Still need to remove Aircondition, which will be replaced by a TurboKool. And the Onan Generator which will be replaced by Solar on the roof. (I know that many of you love aircondition, but we are not big fan's and it requires to much energy)
Interesting. I used to have a swamp cooler in my house in Golden Colorado and it worked pretty good. However the humidity level in Golden is considerably less than anything you're going to encounter as you head south. I hate to say it but I think the last thing I would consider using on an Airstream would be a swamp cooler. That thing will be constantly pumping moist air inside an all metal enclosure.

Quote:
Also, I am considering if I should replace the under floor plates...
Not sure what you're referring too here. The construction of the shell won't really allow you to remove any of the skin under the floor. Airstream built the shells in two ways that I know of. The Argosies had an aluminum skin laid down and then a 1"x2" grid of steel tubing was laid down with the cavities filled with 3/4" white foam board. Last there is 5/8" plywood on top of that. This is how my Argosy is constructed and I don't see anyway to actually remove any of it.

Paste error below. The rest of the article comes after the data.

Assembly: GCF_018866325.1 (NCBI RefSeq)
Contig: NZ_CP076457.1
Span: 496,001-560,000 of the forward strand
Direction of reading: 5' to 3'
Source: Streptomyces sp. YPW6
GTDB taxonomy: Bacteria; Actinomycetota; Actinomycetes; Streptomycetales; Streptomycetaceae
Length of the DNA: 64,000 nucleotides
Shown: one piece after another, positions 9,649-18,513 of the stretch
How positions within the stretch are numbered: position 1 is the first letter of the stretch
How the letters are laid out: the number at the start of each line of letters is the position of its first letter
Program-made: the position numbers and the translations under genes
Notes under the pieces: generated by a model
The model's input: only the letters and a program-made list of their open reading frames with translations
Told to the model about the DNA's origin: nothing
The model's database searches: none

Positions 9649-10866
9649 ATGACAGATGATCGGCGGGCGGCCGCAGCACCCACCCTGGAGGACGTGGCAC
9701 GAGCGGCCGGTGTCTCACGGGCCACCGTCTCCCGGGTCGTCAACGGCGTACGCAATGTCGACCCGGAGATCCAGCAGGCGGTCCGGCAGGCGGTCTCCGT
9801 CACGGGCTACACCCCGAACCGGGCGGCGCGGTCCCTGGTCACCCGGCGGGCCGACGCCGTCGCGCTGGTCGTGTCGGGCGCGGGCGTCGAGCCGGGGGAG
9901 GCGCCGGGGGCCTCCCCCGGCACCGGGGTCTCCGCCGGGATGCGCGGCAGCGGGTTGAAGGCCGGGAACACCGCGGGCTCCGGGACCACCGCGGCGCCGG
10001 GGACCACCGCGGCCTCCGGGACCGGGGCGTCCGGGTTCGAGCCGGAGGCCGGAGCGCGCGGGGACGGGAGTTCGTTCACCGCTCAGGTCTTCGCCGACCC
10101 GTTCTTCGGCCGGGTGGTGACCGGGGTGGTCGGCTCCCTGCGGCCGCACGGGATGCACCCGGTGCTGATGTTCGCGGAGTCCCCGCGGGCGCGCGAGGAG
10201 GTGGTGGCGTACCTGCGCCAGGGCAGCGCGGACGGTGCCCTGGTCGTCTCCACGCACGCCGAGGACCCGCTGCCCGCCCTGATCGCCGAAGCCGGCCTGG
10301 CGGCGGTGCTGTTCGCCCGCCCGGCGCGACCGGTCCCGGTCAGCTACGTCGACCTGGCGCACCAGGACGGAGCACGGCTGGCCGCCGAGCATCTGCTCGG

Sometime later, possibly at the start of the Classic series (79/80?) they changed by moving the aluminum skin to sit on top of the 1"x2" grid and then the plywood was laid on top of the skin. At some point the skin changed to galvanized sheet metal but I don't know when.


Quote:
...and while I am at it, remove the walls and insulate it, since this is most likely not very effective after nearly 40 years. It does not seem to costly, but more like something that would take up quite a bit of time though.
Does anyone have experience with spray foam vs. other types of insulation like Reflectix® Insulation?